1 min read

America’s first canonized saint

On your way to Staten Island Ferry and Governors Island Ferry, you might have passed by these buildings at 7 and 8 State Street – two mansions hovered over by towering sky scrapers “on a too-wide street” and a building with as much history that housed Elizabeth Ann Bayley Seton and her family before they left for Italy in attempts to save her husband.

This decision largely impacted her life forever. With the death of her husband, she was widowed in her late twenties. However, like all that rise to greatness out of the ashes, she used her singularity to focus on those in need.

Her charitable influence led her to become the first native-born United States citizen to be canonized. She was one of New York City’s first private charity organization helping to found the Society for the Relief of Poor Widows with Small Children ; established St. Joseph’s Academy and Free School in Emmitsburg, Maryland where she is popularly considered a patron saint of Catholic schools.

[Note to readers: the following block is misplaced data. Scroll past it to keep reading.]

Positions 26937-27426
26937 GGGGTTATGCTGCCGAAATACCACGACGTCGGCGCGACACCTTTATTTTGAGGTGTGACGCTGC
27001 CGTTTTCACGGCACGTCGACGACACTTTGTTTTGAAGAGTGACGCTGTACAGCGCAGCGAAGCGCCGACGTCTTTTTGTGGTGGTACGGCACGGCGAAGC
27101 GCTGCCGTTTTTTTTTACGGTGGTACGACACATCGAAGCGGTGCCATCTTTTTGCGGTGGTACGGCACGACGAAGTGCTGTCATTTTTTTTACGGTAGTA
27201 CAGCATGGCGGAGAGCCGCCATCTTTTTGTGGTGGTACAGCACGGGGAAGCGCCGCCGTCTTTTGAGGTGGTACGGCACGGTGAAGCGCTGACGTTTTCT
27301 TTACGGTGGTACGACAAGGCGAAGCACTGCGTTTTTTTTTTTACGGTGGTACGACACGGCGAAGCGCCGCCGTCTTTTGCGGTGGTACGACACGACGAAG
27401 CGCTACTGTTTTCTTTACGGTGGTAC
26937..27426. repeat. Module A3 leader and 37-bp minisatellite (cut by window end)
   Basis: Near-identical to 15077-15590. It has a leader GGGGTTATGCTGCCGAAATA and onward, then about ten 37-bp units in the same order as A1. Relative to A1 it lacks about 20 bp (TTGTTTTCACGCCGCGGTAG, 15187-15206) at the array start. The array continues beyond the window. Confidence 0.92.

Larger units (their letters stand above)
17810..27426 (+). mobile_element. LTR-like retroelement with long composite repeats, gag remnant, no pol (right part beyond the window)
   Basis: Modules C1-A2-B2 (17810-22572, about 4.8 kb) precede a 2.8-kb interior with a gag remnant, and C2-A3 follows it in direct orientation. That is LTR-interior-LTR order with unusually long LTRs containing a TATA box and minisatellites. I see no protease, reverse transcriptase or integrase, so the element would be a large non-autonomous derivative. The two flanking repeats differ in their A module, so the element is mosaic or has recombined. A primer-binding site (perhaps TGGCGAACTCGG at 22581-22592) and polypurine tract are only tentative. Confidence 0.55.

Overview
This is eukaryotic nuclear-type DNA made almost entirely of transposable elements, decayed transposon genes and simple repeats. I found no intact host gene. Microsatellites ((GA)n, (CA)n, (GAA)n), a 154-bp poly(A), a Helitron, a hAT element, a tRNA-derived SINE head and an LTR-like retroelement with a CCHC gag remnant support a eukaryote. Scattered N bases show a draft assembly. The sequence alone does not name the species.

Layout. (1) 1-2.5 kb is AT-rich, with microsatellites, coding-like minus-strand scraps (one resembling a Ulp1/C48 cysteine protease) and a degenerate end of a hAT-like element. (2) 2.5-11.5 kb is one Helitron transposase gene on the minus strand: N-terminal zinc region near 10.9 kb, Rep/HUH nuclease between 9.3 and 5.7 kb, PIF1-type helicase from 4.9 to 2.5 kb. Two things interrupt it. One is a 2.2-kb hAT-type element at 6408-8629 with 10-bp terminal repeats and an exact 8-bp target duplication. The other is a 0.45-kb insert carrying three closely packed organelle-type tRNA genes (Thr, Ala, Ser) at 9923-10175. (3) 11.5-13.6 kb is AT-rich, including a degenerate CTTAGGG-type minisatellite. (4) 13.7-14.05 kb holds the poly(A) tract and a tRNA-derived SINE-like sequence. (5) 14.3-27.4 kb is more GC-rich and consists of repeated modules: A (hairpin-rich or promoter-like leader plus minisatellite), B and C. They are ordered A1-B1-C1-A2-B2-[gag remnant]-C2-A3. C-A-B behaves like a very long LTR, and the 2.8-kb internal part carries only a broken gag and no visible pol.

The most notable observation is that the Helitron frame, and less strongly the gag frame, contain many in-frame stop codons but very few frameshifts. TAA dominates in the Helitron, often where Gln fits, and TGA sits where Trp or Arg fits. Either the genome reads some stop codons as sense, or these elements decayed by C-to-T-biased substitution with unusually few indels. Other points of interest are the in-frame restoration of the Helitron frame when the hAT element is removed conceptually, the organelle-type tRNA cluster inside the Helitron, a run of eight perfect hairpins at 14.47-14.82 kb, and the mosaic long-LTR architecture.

History of 8 State Street

Before housing this great saint and her family, this building originally held the offices of a number of transportation companies, and functioned as a hotel until 1886, when it became the Mission of Our Lady of the Rosary, a home for immigrant girls.

A 1965 restoration of the mission removed the dormers and added a railing at the roofline. With the 1940 demolition of the El and the 1960’s proliferation of box-and-plaza skyscrapers.

so, on your way to the Staten Island Ferry or Governors Island ferry, take a quick tour of the Shrine of St. Elizabeth Seton, New York City.

You know you want to :D